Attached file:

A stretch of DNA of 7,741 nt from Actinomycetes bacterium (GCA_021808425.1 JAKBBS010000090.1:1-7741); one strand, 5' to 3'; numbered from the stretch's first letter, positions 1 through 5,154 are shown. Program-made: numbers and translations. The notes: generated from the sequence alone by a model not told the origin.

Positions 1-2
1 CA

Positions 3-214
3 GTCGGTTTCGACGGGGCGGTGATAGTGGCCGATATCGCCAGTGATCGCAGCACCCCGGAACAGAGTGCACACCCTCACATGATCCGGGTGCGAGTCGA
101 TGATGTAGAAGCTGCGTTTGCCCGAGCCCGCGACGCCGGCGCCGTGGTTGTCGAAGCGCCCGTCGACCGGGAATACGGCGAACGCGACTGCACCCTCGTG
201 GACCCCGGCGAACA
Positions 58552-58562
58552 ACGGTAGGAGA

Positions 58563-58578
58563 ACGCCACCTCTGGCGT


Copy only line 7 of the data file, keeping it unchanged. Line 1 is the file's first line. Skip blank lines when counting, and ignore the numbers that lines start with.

201 GACCCCGGCGAACA